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album review: That Joe Payne

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That Joe Payne

By Name. By Nature

The former singer of The Enid has come a long way in the past decade, and the arrival of his fully-fledged debut album has given That Joe Payne much to shout about.

The man from Tring gave voice to the mostly-instrumental, Northampton-based Enid. He helped send the band, over four albums, into a more sustained operatic and theatrical direction. Nevertheless it didn’t work out between the parties, and the result is a rebirth for Payne in the solo format. His taste clearly wide-reaching; he wanted and is now able to work his five octave range in a more personal direction.

By Name. By Nature has been worked on for over two years, and you can tell it’s been lovingly poured over; thought out, worked and reworked. This album takes the listener on a journey – so far, so prog – but this album isn’t operating in a world of prog-rock. This is prog-pop, and that is a very different proposition.

He’s taken everything learnt in the band environment, honed his songwriting chops, and delivered a frankly breathtaking work. His playful outlook is right there from the opening seconds. He lures us in with opening mood-piece track ‘The Thing About Me Is’, which sounds like a typically scene-setting deep-prog album opener. Then he hits you with the title track, which has babbling electronic/symphonic tones to start – before a sudden gear-shift into a pacey dance number. “That Joe Payne/Is gonna ruin your life” is the lacerating accusation that he has turned on its head and reclaims as a badge of honour. It’s a tune, it’s a banger, as they say. ‘Nice Boy’ is a built around a choral line rubbing up against an R&B/pop rhythm; it’s tone both spirited and defiant.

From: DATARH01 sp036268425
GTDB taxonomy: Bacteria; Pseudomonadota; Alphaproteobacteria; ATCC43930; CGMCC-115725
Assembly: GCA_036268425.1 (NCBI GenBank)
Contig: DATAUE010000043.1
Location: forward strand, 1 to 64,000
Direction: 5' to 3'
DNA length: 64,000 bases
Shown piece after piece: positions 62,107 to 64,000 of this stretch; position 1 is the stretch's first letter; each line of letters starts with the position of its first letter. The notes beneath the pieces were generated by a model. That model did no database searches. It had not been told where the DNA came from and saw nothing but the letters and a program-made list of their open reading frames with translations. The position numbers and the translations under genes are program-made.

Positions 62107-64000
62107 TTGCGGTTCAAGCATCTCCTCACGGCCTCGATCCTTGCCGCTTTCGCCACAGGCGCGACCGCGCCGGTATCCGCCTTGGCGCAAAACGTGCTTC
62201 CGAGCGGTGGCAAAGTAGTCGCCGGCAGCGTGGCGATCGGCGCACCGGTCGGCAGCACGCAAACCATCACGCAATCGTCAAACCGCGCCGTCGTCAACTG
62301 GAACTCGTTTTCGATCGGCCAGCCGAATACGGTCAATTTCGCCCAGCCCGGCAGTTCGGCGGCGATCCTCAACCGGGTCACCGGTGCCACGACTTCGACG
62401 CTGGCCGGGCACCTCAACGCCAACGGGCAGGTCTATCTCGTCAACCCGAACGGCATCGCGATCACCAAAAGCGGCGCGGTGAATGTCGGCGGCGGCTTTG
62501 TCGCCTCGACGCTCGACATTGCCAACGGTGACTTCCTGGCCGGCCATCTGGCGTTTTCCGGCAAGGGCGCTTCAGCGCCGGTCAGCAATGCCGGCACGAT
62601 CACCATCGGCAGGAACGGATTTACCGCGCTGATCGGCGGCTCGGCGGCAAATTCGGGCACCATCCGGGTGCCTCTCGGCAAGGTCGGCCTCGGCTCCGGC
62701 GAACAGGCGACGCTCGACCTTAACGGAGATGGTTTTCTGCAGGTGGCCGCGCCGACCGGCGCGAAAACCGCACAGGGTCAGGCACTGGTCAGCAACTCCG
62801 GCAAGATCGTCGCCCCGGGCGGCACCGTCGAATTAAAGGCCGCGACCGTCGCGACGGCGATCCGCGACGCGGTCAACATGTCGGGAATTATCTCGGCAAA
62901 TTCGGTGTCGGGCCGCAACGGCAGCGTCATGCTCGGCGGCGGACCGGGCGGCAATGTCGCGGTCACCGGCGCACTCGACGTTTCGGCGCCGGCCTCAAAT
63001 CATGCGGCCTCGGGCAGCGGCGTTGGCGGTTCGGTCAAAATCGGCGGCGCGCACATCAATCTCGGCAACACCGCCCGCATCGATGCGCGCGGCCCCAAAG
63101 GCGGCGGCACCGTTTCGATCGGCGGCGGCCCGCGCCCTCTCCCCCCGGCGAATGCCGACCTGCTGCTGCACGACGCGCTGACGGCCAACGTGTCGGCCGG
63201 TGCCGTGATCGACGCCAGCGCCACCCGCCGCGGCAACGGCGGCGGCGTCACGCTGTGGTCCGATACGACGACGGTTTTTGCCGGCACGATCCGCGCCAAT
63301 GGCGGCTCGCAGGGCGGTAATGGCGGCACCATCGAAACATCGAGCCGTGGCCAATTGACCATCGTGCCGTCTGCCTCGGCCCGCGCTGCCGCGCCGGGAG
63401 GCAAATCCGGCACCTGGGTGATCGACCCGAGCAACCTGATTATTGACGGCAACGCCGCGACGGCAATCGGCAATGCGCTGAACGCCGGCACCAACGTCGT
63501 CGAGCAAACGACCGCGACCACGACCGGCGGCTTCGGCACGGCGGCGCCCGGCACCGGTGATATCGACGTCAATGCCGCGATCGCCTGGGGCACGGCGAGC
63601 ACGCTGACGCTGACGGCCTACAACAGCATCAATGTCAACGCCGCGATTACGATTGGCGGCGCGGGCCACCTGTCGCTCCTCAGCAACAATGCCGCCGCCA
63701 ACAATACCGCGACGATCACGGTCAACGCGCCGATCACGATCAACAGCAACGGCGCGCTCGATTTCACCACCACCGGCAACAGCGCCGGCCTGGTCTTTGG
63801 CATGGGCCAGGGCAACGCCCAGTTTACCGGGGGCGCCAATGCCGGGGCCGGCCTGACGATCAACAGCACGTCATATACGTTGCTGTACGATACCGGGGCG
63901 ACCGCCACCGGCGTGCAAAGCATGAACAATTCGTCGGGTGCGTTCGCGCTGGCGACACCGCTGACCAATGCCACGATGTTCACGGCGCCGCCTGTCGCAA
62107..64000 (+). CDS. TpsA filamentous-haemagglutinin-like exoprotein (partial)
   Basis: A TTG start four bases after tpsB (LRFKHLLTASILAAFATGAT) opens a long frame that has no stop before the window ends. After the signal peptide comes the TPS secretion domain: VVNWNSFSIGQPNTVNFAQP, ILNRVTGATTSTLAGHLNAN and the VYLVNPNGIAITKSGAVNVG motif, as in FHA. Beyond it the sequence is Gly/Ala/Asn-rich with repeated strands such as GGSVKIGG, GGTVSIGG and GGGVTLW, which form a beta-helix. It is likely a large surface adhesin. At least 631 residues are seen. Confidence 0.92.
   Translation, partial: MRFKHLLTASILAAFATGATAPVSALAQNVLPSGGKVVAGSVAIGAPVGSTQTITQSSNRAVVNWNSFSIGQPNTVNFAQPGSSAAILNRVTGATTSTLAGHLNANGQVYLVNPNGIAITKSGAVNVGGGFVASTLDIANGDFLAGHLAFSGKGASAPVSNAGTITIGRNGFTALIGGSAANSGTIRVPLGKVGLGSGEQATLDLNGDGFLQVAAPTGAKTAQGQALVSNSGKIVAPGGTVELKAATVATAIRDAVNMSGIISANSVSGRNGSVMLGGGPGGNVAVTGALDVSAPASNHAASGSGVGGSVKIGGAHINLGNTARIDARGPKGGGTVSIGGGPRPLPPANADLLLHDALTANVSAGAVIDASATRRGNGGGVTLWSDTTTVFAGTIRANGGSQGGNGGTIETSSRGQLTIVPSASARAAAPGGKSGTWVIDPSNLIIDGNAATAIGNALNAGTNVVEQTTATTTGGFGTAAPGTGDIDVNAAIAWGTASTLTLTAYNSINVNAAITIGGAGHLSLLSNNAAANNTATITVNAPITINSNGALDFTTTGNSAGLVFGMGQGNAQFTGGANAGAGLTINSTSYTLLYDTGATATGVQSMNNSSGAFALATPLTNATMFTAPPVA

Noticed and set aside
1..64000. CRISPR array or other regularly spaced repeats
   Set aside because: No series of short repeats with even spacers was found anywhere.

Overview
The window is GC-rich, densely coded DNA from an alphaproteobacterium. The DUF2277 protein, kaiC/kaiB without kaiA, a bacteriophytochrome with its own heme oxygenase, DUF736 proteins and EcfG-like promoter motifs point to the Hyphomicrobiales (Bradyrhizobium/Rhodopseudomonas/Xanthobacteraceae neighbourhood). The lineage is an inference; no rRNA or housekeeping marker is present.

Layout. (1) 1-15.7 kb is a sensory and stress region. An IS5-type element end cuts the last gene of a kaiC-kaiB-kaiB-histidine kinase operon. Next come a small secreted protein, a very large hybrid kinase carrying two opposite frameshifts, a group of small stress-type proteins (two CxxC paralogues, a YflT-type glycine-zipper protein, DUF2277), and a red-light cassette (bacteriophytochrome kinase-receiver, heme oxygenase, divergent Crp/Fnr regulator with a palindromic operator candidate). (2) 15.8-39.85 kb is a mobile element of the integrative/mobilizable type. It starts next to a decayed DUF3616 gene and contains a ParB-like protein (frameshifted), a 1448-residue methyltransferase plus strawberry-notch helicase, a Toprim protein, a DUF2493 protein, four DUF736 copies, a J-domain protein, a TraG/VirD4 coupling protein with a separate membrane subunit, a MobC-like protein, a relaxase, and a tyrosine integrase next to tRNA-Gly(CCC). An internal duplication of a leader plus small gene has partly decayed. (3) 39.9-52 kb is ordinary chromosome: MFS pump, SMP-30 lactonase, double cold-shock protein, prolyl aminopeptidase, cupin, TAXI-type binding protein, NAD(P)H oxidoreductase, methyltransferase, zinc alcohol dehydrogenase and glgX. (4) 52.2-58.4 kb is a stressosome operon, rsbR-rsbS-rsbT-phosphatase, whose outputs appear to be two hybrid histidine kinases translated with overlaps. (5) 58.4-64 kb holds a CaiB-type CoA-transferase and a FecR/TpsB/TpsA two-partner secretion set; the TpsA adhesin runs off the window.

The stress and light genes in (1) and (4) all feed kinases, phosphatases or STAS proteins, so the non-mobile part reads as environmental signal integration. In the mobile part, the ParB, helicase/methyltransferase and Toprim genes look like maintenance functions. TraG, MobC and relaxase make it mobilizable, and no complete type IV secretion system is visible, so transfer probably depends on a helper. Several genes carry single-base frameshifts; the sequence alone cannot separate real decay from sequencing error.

‘In My Head’ is a sorrowful tale, the melancholy dripping from every syllable of lines like “He’s a monster/But he’s allied with my friends”. Uncomfortable listening, but a necessary exorcism. ‘What is the World Coming To’, meanwhile, is an epic, Mercury-style pop-rock ballad that underpins his mental uncertainties after the band split. The chorus has a melodic classicism that is hard to resist.

‘I Need A Change’ was the first single back in 2018, and it is his masterwork so far, all eight minutes of gentle musical suites that marries classical notes on his trusty piano to deep, prog, sonic judders – all to deliver a emotional tour de force. ‘End Of The Tunnel’ is another delicate ballad, a beacon of hope in troubled times. When he sings “You know there is a light there” you intrinsically know he is directing the message to himself.

The CD version of the album finishes with two bonus tracks. ‘Music For A While’ see Payne cover baroque favourite Henry Purcell to nice effect, adding his own musical touches too, whilst ‘Moonlit Love’ is Ludwig with a voice. It’s a beautiful finish to a compelling album. Shout out to Max Read on co-production duties and musical input on these last two and indeed the whole album; he has helped steer the good ship along with his respected skill and multiple talents.

Payne’s current fanbase is presumably mostly from the Enid world, yet these songs should take him into other, bigger worlds too. With his exquisite, soulful voice he’s arguably a modern-day Elton John or George Michael – this is entertainment driven by personality. It’s been quite a change for Payne since 2016, and this summation of his journey is a very welcome addition to the music world in 2020. Sometimes great upheaval can produce great art, and that is starkly clear over these ten tracks.

Phil Moore

By Name. By Nature is out now on CD, vinyl and digital.
Photo by Martin Reijman

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